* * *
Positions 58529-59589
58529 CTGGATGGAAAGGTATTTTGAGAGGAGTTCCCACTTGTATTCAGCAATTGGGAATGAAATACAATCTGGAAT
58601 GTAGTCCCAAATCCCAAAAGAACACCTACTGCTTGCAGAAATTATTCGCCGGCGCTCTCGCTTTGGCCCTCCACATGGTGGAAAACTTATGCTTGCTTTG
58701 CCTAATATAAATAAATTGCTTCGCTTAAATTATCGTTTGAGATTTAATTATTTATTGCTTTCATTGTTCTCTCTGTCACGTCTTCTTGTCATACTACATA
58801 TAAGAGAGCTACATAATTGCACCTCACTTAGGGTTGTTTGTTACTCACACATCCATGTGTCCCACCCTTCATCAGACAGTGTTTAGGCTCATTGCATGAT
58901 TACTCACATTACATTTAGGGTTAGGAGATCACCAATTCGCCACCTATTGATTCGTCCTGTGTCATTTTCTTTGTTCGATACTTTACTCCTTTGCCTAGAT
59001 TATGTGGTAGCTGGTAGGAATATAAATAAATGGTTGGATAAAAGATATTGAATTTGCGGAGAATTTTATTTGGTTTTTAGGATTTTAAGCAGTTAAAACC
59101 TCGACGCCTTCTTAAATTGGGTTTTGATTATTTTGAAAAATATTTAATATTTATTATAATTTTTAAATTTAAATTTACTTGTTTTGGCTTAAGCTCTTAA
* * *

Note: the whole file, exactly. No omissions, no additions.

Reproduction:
Positions 58529-59589
58529 CTGGATGGAAAGGTATTTTGAGAGGAGTTCCCACTTGTATTCAGCAATTGGGAATGAAATACAATCTGGAAT
58601 GTAGTCCCAAATCCCAAAAGAACACCTACTGCTTGCAGAAATTATTCGCCGGCGCTCTCGCTTTGGCCCTCCACATGGTGGAAAACTTATGCTTGCTTTG
58701 CCTAATATAAATAAATTGCTTCGCTTAAATTATCGTTTGAGATTTAATTATTTATTGCTTTCATTGTTCTCTCTGTCACGTCTTCTTGTCATACTACATA
58801 TAAGAGAGCTACATAATTGCACCTCACTTAGGGTTGTTTGTTACTCACACATCCATGTGTCCCACCCTTCATCAGACAGTGTTTAGGCTCATTGCATGAT
58901 TACTCACATTACATTTAGGGTTAGGAGATCACCAATTCGCCACCTATTGATTCGTCCTGTGTCATTTTCTTTGTTCGATACTTTACTCCTTTGCCTAGAT
59001 TATGTGGTAGCTGGTAGGAATATAAATAAATGGTTGGATAAAAGATATTGAATTTGCGGAGAATTTTATTTGGTTTTTAGGATTTTAAGCAGTTAAAACC
59101 TCGACGCCTTCTTAAATTGGGTTTTGATTATTTTGAAAAATATTTAATATTTATTATAATTTTTAAATTTAAATTTACTTGTTTTGGCTTAAGCTCTTAA